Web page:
Sandy was key for Shedden
WAY back in the Seventies when rugby really was a game for all shapes and sizes, the Scotland selectors enforced an unwritten rule which has only come to light with the passing of David Shedden. A champion schoolboy sprinter, he played 15 Tests on the wing but only after the scales had been literally tipped in his favour.
Sandy Carmichael, the courageous prop who took a fearful battering during the Lions’ infamous run-in with the Canterbury ‘butchers’ in 1971, explained how they helped the lightly-built new boy at his official weigh-in.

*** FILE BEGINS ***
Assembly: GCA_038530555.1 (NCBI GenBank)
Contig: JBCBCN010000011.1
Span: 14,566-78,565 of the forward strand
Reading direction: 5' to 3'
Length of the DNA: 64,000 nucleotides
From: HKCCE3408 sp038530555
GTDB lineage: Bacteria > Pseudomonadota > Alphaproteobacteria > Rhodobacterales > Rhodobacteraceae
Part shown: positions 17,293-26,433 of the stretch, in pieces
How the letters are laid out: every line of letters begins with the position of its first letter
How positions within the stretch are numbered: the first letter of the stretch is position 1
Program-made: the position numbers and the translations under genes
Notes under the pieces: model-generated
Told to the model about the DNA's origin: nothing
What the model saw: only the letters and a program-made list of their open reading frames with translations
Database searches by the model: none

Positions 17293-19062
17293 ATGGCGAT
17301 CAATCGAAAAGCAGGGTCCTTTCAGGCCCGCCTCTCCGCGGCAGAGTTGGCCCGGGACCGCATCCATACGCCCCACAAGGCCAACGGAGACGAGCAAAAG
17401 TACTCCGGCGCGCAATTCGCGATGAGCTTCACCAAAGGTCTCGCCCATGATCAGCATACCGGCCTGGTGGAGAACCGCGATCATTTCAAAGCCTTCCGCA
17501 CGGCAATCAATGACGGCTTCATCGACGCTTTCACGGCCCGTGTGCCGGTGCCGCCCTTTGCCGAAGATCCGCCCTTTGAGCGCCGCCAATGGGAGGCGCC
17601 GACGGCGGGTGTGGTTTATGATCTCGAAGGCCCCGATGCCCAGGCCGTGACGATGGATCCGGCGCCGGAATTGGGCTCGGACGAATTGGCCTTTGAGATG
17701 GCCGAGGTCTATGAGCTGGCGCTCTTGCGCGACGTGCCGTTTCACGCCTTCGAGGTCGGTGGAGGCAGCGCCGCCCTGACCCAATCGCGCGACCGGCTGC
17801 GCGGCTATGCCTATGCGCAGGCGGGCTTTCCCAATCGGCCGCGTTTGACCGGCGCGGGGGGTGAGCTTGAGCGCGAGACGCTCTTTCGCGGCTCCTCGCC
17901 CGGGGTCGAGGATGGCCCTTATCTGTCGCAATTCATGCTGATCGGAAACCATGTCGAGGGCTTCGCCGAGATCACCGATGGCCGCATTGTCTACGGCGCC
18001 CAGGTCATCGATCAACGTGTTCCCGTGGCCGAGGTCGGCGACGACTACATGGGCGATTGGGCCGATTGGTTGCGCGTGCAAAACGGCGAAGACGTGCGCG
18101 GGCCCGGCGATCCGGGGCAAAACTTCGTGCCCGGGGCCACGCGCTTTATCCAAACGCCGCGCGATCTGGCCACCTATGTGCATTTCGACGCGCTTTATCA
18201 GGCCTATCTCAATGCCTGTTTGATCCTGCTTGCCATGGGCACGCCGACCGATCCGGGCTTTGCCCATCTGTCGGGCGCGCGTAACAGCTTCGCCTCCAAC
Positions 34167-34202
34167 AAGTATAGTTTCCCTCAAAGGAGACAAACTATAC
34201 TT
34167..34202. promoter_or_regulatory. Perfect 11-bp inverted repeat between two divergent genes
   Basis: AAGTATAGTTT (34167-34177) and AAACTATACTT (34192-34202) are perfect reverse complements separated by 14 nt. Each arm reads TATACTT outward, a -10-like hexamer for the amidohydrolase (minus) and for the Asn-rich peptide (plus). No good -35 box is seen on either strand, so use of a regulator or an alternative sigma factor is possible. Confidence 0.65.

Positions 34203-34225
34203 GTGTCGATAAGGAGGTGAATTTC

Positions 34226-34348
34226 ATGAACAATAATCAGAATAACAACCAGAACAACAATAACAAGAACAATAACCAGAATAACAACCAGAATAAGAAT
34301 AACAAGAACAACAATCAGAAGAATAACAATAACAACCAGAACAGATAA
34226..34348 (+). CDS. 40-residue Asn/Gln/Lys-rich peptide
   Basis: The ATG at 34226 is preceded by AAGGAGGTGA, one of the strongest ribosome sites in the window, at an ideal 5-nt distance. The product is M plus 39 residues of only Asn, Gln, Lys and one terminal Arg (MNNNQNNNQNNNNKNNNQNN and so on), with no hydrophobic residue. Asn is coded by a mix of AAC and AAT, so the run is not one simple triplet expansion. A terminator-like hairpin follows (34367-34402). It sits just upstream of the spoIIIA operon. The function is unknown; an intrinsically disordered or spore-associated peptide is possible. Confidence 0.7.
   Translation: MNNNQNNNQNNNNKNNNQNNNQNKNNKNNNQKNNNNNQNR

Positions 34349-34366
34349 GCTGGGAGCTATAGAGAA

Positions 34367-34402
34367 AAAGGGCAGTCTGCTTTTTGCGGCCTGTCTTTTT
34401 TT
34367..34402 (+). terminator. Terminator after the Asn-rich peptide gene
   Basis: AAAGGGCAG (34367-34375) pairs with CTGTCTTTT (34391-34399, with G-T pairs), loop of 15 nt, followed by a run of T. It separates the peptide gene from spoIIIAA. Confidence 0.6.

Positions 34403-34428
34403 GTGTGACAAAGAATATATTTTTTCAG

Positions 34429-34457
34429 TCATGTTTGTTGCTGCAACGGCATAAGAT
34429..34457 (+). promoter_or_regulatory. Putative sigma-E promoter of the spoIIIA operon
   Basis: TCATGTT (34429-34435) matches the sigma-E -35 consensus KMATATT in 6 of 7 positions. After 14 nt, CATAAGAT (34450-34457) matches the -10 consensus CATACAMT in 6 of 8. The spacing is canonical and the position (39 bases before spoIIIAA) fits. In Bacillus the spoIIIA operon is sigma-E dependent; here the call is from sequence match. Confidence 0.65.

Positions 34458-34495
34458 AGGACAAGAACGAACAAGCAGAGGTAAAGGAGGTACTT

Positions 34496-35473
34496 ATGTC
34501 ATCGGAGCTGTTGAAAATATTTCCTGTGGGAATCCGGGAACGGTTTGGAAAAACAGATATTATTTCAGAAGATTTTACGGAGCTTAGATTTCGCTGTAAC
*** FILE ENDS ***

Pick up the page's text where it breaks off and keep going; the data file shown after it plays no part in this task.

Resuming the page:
“The Scottish selectors had a policy that you had to weigh more than eleven stone to be picked,” Carmichael said. “We knew we’d be weighed in at the first District game and we piled keys, coins, anything we could find into Dave’s tracksuit pockets to get the scales over eleven stone.”
It worked. Shedden, who has died aged 73, may have lost his place a few times over the course of an intermittent career spanning six years but never for being under weight. His funeral took place last Monday.